I am not promoting one service over another. In a different search, the results would be different I'm sure. I am simply grateful to these search services because I work for a non-profit and can’t afford the paid services (other than a mini-Lexis account). But neither can the average person in the social media space.

Sunday, February 18, 2007

Monitoring Blogs without Going Crazy

So by now, you’ve been reading several blogs. But if you’re doing so by remembering their URLs and going to each one individually, you soon learn that it takes way too much time. That’s what aggregators are for (made possible by RSS feeds, as we learned in January).

Some RSS readers, like the Google or Yahoo home page you set up last month are real handy. But there are better options for monitoring several blogs at once. These include: Bloglines, Blogpulse and quite a few more. I personally first tried using Technorati’s watch list, but it was not the right tool for this purpose.

So for this lesson, your homework is to set up a free account with one of these services to monitor blogs.

Then, when you see a blog you want to keep tabs on, you’ll subscribe to its feed. Each day or so, you can go to that service to see all the new headlines of the blogs you are monitoring. It’ll tell you which ones have new posts. Some will even show you the entire text of each blog post, so you can quickly scan the contents. At any time, you can click to view a particular blog in a new window (e.g., to leave a comment). There are also features to save blog posts as “clippings” to refer to later and to share your blog list with someone else.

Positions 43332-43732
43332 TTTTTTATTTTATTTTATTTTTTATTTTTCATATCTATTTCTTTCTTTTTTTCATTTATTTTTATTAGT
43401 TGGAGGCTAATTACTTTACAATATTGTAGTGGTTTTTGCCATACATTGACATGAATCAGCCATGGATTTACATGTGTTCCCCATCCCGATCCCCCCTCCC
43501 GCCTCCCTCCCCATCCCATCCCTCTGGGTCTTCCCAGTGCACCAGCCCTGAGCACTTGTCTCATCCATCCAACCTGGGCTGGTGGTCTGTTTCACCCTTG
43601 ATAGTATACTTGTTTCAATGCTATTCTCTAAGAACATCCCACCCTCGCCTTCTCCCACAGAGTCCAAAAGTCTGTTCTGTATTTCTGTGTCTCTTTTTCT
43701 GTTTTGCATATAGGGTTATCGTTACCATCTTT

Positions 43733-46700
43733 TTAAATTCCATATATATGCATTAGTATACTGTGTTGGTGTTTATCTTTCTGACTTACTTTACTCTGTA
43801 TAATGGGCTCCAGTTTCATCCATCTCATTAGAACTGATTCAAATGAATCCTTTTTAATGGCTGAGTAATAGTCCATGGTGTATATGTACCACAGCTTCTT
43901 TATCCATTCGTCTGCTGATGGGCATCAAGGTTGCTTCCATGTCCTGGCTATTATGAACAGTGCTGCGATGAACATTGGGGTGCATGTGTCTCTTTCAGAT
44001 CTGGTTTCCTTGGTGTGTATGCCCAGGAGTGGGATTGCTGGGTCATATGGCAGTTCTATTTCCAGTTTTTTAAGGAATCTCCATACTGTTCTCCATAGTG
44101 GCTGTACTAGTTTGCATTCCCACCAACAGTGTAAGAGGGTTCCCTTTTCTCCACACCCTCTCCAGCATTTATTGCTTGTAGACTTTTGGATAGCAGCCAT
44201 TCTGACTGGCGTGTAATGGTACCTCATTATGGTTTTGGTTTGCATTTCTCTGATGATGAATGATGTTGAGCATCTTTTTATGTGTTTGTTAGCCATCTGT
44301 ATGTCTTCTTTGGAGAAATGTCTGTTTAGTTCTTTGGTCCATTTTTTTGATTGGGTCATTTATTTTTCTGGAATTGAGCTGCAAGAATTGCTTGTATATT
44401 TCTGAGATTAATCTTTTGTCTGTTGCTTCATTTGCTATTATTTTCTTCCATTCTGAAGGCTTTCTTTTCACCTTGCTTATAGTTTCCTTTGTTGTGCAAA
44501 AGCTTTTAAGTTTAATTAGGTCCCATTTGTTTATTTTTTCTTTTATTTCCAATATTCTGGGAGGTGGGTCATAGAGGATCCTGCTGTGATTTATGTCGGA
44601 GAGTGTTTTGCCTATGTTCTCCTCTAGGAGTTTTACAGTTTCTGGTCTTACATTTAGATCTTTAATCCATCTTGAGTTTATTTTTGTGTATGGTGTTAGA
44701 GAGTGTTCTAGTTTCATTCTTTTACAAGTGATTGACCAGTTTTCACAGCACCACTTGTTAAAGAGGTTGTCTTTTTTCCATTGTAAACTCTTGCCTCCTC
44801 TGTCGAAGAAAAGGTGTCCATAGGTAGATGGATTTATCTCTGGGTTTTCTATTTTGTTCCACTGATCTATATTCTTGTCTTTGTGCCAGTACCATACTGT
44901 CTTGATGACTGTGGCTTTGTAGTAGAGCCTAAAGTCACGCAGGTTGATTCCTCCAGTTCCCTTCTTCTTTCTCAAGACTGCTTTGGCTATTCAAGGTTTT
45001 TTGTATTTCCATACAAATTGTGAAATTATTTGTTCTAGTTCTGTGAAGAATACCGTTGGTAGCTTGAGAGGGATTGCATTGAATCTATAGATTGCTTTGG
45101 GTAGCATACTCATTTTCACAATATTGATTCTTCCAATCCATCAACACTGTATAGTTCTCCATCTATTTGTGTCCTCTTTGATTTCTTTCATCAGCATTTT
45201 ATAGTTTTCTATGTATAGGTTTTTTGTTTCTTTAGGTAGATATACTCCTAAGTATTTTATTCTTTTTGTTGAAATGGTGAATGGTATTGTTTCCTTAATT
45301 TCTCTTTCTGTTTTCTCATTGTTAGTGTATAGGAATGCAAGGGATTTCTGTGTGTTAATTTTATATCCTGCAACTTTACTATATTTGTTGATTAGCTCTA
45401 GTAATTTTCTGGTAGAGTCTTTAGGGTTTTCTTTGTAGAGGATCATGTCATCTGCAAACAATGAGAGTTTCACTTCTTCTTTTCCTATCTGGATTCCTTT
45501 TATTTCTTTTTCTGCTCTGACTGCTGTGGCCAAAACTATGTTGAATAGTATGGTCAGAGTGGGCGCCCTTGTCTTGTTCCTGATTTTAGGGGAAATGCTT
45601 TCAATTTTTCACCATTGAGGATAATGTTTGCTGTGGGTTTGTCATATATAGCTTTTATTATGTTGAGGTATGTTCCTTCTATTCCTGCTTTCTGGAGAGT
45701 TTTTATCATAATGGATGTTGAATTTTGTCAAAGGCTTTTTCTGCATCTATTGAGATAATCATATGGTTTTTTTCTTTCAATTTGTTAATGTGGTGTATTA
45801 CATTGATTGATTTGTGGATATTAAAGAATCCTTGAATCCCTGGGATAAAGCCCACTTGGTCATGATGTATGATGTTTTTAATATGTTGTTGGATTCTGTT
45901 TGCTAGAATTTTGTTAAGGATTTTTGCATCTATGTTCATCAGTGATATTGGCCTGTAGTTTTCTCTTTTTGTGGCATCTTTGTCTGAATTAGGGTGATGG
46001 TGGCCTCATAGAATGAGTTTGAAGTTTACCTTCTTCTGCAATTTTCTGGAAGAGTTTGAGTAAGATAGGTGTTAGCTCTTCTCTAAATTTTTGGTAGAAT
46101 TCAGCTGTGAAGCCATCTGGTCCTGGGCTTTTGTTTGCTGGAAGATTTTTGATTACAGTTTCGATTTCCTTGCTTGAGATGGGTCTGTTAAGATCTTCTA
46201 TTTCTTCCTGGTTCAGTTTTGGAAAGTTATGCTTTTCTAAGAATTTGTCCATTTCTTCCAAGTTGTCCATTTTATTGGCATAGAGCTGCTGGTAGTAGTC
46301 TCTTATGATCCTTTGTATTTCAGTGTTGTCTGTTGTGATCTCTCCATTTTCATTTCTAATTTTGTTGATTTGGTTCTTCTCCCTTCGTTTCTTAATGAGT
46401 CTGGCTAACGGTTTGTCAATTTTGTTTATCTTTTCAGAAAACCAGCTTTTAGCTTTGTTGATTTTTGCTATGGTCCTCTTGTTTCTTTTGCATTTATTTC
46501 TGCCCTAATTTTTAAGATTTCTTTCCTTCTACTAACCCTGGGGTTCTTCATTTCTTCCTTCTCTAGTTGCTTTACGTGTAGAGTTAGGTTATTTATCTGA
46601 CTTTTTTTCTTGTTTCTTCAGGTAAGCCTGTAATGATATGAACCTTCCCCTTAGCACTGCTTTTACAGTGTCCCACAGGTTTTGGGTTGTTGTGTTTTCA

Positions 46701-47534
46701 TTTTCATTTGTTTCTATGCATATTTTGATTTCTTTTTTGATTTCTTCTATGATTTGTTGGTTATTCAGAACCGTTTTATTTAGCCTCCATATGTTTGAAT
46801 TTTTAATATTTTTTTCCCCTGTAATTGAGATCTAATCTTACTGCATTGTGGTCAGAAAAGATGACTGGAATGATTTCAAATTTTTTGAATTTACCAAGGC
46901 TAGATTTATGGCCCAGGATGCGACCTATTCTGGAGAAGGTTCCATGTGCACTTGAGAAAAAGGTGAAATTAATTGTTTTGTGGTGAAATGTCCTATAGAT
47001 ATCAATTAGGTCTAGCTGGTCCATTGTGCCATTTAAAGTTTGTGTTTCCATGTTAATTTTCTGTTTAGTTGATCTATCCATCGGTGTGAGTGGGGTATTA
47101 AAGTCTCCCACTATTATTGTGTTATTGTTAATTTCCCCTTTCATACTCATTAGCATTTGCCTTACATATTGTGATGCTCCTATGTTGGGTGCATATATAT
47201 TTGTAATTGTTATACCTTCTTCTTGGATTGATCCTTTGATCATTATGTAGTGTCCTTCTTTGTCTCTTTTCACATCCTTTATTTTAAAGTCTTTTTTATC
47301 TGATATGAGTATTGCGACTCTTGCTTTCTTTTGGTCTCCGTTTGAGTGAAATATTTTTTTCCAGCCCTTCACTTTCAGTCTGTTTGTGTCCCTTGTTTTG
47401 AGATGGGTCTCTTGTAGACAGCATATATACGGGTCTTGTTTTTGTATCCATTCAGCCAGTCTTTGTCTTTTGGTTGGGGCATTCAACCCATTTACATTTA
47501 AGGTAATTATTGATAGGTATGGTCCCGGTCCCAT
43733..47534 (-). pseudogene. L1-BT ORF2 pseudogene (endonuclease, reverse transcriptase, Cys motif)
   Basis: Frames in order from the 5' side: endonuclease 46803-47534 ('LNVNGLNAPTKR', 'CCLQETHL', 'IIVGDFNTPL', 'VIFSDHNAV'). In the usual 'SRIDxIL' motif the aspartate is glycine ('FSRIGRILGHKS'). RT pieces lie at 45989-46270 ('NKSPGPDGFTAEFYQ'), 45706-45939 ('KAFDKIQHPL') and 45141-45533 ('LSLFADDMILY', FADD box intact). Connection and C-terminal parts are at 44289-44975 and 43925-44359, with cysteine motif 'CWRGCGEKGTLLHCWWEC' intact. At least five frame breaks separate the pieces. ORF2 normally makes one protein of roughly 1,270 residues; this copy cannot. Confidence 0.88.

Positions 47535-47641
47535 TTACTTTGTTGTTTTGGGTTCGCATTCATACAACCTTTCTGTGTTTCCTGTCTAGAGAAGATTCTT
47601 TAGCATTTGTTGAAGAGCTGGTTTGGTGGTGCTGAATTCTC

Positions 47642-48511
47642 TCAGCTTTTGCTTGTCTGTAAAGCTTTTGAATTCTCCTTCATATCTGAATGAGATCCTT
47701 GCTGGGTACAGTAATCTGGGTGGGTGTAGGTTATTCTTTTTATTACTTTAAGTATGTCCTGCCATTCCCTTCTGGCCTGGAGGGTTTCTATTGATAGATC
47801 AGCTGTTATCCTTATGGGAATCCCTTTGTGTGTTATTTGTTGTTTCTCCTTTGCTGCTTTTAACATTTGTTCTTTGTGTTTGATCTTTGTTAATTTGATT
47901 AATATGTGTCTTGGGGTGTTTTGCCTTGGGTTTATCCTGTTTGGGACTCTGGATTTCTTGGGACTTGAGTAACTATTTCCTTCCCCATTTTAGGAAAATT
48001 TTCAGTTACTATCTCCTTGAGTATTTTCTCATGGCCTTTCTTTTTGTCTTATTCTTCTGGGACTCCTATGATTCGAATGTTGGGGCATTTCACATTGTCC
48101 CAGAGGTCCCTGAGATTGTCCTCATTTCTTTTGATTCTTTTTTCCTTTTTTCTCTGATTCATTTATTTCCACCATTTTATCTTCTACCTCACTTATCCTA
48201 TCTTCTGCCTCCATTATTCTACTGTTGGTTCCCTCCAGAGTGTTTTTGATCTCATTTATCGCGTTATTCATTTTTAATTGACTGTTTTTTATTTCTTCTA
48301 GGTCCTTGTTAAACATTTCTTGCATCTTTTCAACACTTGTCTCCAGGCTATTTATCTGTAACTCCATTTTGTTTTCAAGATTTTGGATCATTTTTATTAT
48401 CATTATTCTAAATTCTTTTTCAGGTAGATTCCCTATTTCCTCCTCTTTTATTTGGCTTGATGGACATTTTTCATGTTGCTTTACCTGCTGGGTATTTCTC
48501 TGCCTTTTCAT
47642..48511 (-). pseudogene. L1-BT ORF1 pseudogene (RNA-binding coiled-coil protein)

Below are steps for setting up a Bloglines, only because it’s the one I know best.

• Go to
• Sign up for a free account.
• Put a one-click subscribe button on your browser toolbar. (It’ll save you tons of time.) Click on “subscribe” and then click on “easy subscribe button.” Follow the instructions. I suggest putting this button on both your home computer and your work computer.
• Start subscribing to blogs.
• When you are ready to monitor, click on the “Feeds” tab.

There are other features to explore as you get more accustomed to the service.

Next time, we’ll talk about how to find blogs to monitor.

Tuesday, February 13, 2007

Two Free Webinars on Podcasting and Social Media

Give yourself a crash course.

Webinar: Podcasting 101 for Communicators and Marketers
Donna Papacosta, of the Trafcom News, is holding a free 45-minute webinar on podcasting. In her post announcing the webinar, she lists the following topics that will be covered:

• What podcasting is (and isn’t)
• How you can find podcasts pertinent to your interests
• How organizations are using podcasts for internal and external communications
• How podcasts are made
• How to sell the concept to your boss
• And much more.

“All you need are a phone and computer.”

The webinar will be held on Tuesday, February 20 at 2:00 Eastern. Send Donna an e-mail to see if there’s still space available for you. [date corrected CLG]

I never miss one of Donna’s podcasts. You will definitely learn something new and useful.

Social Media Webinar
Market Wire will be hosting several free social media webinars that will highlight general social media concepts as well as social media releases specifically. The webinars are free, but have limited space. Information is below.

■ Tuesday, March 13 at 10 a.m. PT / 1 p.m. ET
■ Thursday, March 15 at 11 a.m. PT / 2 p.m. ET
■ Tuesday, March 20 at 2 p.m. PT / 5 p.m. ET

E-mail Paul Dyer and indicate your first choice of date and time.

The Machine is Us/ing Us
One more cool thing… In her blog, Donna Papacosta directs us too a great online video that explains Web 2.0 and social media. In five captivating minutes digital ethnographers at Kansas State University demonstrate the development of the social media world. I am definitely going to be sharing this with my co-workers. Watch The Machine is Us/ing Us now!

Wednesday, February 07, 2007